About the AUD Section of the CPA Exam
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The Auditing and Attestation (AUD) section of the CPA Exam covers the entire auditing process, including auditing procedures, generally accepted auditing standards, standards related to attest engagements, and the AICPA Code of Professional Conduct. The AUD CPA Exam is significantly different from other sections. It allows the candidate to assess a problem on their merit and suggest a solution based on their judgment.
What Is the Format of the AUD Exam?
The AUD exam consists of five testlets: two multiple-choice questions (MCQs) testlets, and three task-based simulations (TBSs) testlets. The MCQ component of the AUD exam accounts for 50% of your CPA Exam score, while the TBS portion accounts for the remaining 50%.
Before you start your exam, there is a welcome or launch screen that appears for 5 minutes. Next, a confidentiality screen follows, which flashes for another 5 minutes. Your pre-exam screen will last for a total of 10 minutes.
The exam is organized into 5 testlets. There are two question types on the AUD exam, and each testlet contains questions from only one of these question types:
- Multiple-Choice Questions (MCQ) - One question with four potential answers.
- Task-Based Simulations - Questions that require you to apply practical knowledge. This could include filling out a document or finishing a research question.
The AUD exam starts with 2 MCQ testlets that contain 36 questions in each testlet. For the multi-stage testing purpose, the first testlet is usually of moderate difficulty to analyze your content knowledge in the exam. If you do well on the first testlet, the next testlet is a little more difficult. On the contrary, if your performance is poor on the first testlet, you will get an easier testlet next.
Once the MCQ testlets are finished, the third testlet you will receive contains task-based simulations. Here the multi-stage testing process is not applied. When you are done with the third testlet, you are allowed to take a 15-minute break that does not count towards the 4-hour test period.
Afterwards, you will have to finish two more task-based simulation testlets for the AUD exam. There are no Written Communication (WC) questions on the AUD Exam.
Once you are done with the exam, a post-exam survey screen will appear for five minutes regarding the experience you had during the exam. It is done to understand the candidate’s perspective about the exam.
The exam begins with a launch code or welcome screen, which appears for 5 minutes.. It takes a total of 10 minutes before the actual exam starts. The AUD exam is a four-hour long exam. You are allowed to take a 15-minute break between the first and second TBS testlet.
In addition, there are two optional breaks available for candidates. One is right after the first MCQ testlet and the second one is after the next MCQ testlet. However, these two breaks are not excluded from the total time duration of the exam. The exam timer continues to run during these two optional breaks.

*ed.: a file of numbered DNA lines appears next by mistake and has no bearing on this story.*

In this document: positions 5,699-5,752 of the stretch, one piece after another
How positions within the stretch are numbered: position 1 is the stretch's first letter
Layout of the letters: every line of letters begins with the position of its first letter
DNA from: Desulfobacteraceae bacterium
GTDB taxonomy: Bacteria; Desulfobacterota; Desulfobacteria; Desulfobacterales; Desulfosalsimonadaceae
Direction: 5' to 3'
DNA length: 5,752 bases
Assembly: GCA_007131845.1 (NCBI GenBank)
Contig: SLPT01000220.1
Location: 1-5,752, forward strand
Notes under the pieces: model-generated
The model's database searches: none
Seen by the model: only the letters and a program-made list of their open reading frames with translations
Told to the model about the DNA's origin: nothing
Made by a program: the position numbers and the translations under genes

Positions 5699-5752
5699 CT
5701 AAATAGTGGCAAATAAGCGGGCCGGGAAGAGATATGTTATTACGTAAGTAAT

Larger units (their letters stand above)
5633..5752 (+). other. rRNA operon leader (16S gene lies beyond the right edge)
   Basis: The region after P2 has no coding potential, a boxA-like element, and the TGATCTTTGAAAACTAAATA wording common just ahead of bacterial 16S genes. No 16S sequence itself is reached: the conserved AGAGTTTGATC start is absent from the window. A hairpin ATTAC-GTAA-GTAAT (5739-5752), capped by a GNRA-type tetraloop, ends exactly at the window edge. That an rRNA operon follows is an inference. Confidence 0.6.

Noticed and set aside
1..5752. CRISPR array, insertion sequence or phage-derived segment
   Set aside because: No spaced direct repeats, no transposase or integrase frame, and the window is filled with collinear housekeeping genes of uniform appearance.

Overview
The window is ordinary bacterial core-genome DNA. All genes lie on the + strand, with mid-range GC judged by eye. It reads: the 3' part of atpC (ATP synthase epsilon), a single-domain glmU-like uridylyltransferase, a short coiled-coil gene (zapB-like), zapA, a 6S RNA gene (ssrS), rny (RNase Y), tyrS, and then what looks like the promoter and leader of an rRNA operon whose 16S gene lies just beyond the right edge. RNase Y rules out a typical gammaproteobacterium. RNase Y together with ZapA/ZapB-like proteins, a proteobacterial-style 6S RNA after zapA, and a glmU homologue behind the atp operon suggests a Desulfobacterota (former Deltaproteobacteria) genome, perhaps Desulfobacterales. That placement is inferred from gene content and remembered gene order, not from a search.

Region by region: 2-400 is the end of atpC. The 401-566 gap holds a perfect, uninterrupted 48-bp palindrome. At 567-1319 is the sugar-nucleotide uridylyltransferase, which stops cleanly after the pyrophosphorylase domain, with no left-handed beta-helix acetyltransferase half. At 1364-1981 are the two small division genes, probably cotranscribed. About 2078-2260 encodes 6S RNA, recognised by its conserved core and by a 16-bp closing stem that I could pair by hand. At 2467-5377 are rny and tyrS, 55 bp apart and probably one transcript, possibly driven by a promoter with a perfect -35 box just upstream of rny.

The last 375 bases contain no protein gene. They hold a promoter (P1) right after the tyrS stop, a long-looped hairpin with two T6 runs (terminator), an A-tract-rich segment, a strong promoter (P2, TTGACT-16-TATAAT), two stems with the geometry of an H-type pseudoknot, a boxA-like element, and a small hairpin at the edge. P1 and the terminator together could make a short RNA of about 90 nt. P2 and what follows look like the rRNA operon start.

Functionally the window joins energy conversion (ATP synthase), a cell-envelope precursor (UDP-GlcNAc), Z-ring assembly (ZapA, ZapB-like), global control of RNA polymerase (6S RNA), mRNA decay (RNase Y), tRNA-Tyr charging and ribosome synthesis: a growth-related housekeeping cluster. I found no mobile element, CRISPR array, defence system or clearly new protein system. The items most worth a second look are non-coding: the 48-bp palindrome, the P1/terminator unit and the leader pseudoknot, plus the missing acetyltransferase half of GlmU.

Also, candidates have the liberty to finish the exam early and not be penalized for it.
Optimal Time Management for the AUD Exam
|Testlet||Question Type||Suggested Time|
|Testlet 1||36 MCQ||45 Minutes|
|Testlet 2||36 MCQ||45 Minutes|
|Testlet 3||2 TBS||36 Minutes|
|15 minute break (does not count toward total exam time)|
|Testlet 4||3 TBS||54 Minutes|
|Testlet 5||3 TBS||54 Minutes|
|Extra Time||6 minutes|
|Total Time||240 minutes|
Content Areas in the AUD Exam
The AUD Exam has a total of five content areas. It has the most unique content and vastly covers the auditing and attestation portion. Auditing requires a high amount of evaluation skills unlike the other sections of the CPA Exam. Let’s have a look at the topics covered in each content area.
- Nature and Scope of Audit and Non-Audit Engagements
- Ethics, Independence, and Professional Conduct
- Terms of Engagement for Audit and Non-Audit Engagements
- Requirements for Engagements Documentation
- Communication with Management and Those Charged with Governance
- Communication with Component Auditors and Parties Other Than Management and Those Charged with Governance
- A Firm’s System of Quality Control, Including Quality Control at the Engagement Level
- Planning an Engagement
- Understanding an Entity and Its Environment
- Understanding an Entity’s Internal Control
- Assessing Risks Due to Fraud
- Identifying and Assessing the Risk of Material Misstatement and Planning Further Procedures Responsive to Identified Risks
- Planning for and using the Work of Others, Including Group Audits, the Internal Audit Function and the Work of a Specialist
- Specific Areas of Audit Risk
- Understanding Sufficient Appropriate Audit Evidence
- Sampling Techniques
- Performing Specific Procedures to Obtain Evidence
- Specific Matters that Require Individual Attention
- Misstatements and Internal Control Deficiencies
- Written Representations
- Subsequent Events and Subsequently Discovered Facts
- Reports On Auditing Engagements
- Reports On Attestation Engagements
- Accounting and Review Service Engagements